First Minnesota  Volunteer Infantry Regiment

First Minnesota Volunteer Infantry Regiment

ORGANIZATION

The 1st Minnesota was the first state volunteer regiment formally tendered to the Federal government under Abraham Lincoln's call for 75,000 troops in 1861, being offered on April 14 for three months service, Minnesota Governor Alexander Ramsey happening to be in Washington at the time. It was organized at Fort Snelling, Minnesota, on April 29 and subsequently remustered for three years service on May 10.

First Minnesota Volunteer Infantry Regiment

    1861

    April 14

    The first Regiment tendered to the government by any state

    April 29, 1861

    Organized under first call at Fort Snelling, Minn., and mustered in for three months

    May 10, to date from April 29

    Reorganized for three years service

    May 28

    Companies B and G moved to Fort Ridgly, Minn

    May 29

    Company A moved to Fort Ripley

    June 6

    Company E moved to Fort Ripley

    June 10

    Companies C and D moved to Fort Abercrombie

    June 21

    Regiment reunited at Fort Snelling under orders for Washington, D. C.

    June 22-26

    Moved to Washington, D.C.

    July 3

    To Alexandria. Attached to Franklin's Brigade, Heintzelman's Division, McDowell's Army of Northeast Virginia

    July 16-21

    Advance on Manassas, Va.

    July 21

    Battle of Bull Run

    August

    Attached to Stone's Brigade, Division of the Potomac

    August 2-7

    Moved to Seneca Mills, Md.

    August 16

    To near Edward's Ferry, duty guarding Upper Potomac

    October, 1861

    Attached to Gorman's Brigade, Stone's (Sedgwick's) Division, Army of the Potomac

    October 11-23

    Operations about Ball's Bluff

    October 21

    Battle of Ball's Bluff

    October 21

    Leesburg Road (2 Cos.)

    October 22

    Goose Creek and near Edward's Ferry

    1862

    February 25-March 15

    Advance toward Winchester, Va.; At Bolivar Heights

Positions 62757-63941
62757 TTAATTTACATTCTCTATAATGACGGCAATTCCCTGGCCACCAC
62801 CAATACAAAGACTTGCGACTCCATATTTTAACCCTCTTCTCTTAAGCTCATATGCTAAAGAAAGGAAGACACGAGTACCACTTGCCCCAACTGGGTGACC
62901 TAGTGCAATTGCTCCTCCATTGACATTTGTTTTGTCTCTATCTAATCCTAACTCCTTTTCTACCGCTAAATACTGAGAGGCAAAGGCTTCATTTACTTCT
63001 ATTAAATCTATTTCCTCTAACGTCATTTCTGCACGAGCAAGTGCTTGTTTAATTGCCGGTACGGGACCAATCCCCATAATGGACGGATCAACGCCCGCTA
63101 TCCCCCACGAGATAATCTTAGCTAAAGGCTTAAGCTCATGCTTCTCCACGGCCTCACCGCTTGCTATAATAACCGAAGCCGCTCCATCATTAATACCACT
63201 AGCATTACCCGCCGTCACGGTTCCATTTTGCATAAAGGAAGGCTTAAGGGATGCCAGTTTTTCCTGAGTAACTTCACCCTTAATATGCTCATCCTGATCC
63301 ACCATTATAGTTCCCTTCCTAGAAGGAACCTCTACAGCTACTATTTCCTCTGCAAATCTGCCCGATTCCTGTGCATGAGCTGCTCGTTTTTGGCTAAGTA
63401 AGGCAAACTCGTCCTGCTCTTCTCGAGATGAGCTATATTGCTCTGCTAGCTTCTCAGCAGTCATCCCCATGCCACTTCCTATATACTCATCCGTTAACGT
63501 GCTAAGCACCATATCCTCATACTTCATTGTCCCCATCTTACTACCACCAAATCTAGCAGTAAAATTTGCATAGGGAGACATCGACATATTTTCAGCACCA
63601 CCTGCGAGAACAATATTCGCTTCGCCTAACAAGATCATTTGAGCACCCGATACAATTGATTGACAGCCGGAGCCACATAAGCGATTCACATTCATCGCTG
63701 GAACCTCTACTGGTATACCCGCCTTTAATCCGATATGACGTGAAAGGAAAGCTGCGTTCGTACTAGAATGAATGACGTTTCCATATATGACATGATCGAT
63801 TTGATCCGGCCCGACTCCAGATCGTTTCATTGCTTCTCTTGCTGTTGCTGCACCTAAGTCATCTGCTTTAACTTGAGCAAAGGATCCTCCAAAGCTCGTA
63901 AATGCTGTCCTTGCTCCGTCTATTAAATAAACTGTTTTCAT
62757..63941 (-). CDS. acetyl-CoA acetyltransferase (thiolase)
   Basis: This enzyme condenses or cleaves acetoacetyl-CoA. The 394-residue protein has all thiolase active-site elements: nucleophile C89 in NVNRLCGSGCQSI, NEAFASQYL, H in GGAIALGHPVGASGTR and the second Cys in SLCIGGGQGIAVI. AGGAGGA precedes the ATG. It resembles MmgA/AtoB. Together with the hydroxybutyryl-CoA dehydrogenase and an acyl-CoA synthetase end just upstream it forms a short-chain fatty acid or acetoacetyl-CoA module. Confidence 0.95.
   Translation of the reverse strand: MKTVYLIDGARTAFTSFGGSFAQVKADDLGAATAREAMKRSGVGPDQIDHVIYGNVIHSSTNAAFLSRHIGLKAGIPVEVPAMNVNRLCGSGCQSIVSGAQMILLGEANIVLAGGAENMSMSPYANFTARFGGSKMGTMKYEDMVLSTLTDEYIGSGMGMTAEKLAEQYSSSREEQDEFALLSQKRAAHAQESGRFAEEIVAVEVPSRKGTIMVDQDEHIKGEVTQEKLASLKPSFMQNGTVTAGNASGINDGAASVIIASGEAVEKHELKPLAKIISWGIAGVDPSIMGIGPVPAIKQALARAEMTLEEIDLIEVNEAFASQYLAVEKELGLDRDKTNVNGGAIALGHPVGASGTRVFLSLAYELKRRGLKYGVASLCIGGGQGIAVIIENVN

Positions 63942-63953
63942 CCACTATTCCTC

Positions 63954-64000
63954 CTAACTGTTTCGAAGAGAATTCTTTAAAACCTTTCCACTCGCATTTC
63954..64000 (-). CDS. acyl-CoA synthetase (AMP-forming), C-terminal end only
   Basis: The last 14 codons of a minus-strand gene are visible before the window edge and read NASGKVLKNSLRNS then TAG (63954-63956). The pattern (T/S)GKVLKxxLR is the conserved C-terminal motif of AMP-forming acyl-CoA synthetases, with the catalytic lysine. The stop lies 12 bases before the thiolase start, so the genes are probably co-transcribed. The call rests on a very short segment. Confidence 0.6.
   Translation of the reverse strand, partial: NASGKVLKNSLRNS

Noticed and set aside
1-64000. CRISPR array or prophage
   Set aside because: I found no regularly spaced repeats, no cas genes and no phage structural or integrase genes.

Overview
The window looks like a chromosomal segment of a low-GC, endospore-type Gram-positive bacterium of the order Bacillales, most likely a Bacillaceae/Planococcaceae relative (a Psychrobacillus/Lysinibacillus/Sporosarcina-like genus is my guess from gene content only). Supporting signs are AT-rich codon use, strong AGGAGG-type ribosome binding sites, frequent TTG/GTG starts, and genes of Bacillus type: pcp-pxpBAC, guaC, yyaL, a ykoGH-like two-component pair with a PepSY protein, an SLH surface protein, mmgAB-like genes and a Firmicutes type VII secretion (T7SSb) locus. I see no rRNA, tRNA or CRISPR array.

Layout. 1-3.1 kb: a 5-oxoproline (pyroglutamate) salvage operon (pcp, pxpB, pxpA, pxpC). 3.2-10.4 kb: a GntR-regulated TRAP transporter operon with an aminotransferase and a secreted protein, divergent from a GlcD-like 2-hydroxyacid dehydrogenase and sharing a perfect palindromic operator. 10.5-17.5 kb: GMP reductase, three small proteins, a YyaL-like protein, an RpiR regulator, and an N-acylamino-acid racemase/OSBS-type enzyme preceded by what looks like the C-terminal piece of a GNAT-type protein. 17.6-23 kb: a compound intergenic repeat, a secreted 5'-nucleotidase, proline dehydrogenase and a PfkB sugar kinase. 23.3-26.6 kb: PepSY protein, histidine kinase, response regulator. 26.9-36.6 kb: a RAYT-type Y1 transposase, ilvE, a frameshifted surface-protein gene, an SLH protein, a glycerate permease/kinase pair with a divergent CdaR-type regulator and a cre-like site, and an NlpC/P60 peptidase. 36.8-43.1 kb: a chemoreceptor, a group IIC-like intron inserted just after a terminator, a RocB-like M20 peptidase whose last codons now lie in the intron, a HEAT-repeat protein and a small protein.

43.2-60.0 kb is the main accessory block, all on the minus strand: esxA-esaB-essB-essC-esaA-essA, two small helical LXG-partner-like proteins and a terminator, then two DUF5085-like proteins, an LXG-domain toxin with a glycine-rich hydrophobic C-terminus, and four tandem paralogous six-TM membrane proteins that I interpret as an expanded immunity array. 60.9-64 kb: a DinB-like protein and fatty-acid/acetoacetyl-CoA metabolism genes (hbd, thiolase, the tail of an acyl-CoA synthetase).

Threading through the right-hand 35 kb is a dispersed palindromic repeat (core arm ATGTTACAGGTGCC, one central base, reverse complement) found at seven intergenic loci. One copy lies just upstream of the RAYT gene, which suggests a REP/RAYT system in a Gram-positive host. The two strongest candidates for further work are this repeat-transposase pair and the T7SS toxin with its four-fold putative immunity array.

March

    Attached to 1st Brigade, 2nd Division, 2nd Army Corps, Army of the Potomac

    March 22

    Moved to Washington and Alexandria

    March 22-April 1

    thence to Hampton, Va.

    April 5-May 4

    Siege of Yorktown

    May 7

    West Point

    May 9-23

    Advance to the Chickahominy

    May 27-28

    Built Grape Vine Bridge

    May 31-June 1

    Battle of Fair Oaks

    June 25-July 1

    Seven days before Richmond

    June 29

    Peach Orchard, Allen's Farm and Savage Station

    June 30

    White Oak swamp and Glendale

    July 1 and August 5

    Malvern Hill;

    August 16

    At Harrison's Landing

    August 16-28

    Moved to Alexandria, then march to Centerville

    August 30

    Cover Pope's retreat to Washington

    September 1-2

    Near Chantilly and Flint River

    September 2

    Vienna

    September 6-22

    Maryland Campaign

    September 14

    Battles of South Mountain

    September 16-17

    Antietam

    September 22

    March to Harper's Ferry, W. Va., and duty there

    October 16-17

    Reconnaissance to Charlestown

    October 30-
    November 17

    March up Loudon Valley and to Falmouth, Va.

    December 12-15

    Battle of Fredericksburg, Va.

    At Falmouth

    1863

    April 27-May 6

    Chancellorsville Campaign

    April 29-May 2

    Operations about Franklin's Crossing

    May 3

    Battle of Maryes Heights, Fredericksburg

    May 3-4

    Salem Heights

    May 4

    Banks' Ford

    June 12-July 24

    Gettysburg (Pa.) Campaign

    June 25

    Haymarket

    Colonel Colville's horse is killed by Stuart's Horse Artillery in a skirmsh

    July 1-3

    Battle of Gettysburg

    The regiment entered the field 420 strong, of whom 32 men (Company L) were serving as skirmishers and 56 men (Company C) were detached to the division during the famous charge. Fifty men were killed, 173 wounded and 1 missing.

    Colonel William Colville led the men into action and was wounded during the charge on July 2nd. Captain Nathan Messick took over command only to be killed the next day during the repulse of Pickett's Charge. He was followed in command by Captain Wilson B. Farrell, also killed at this time, and finally by Captain Henry C. Coates.

    From the main monument at Gettysburg: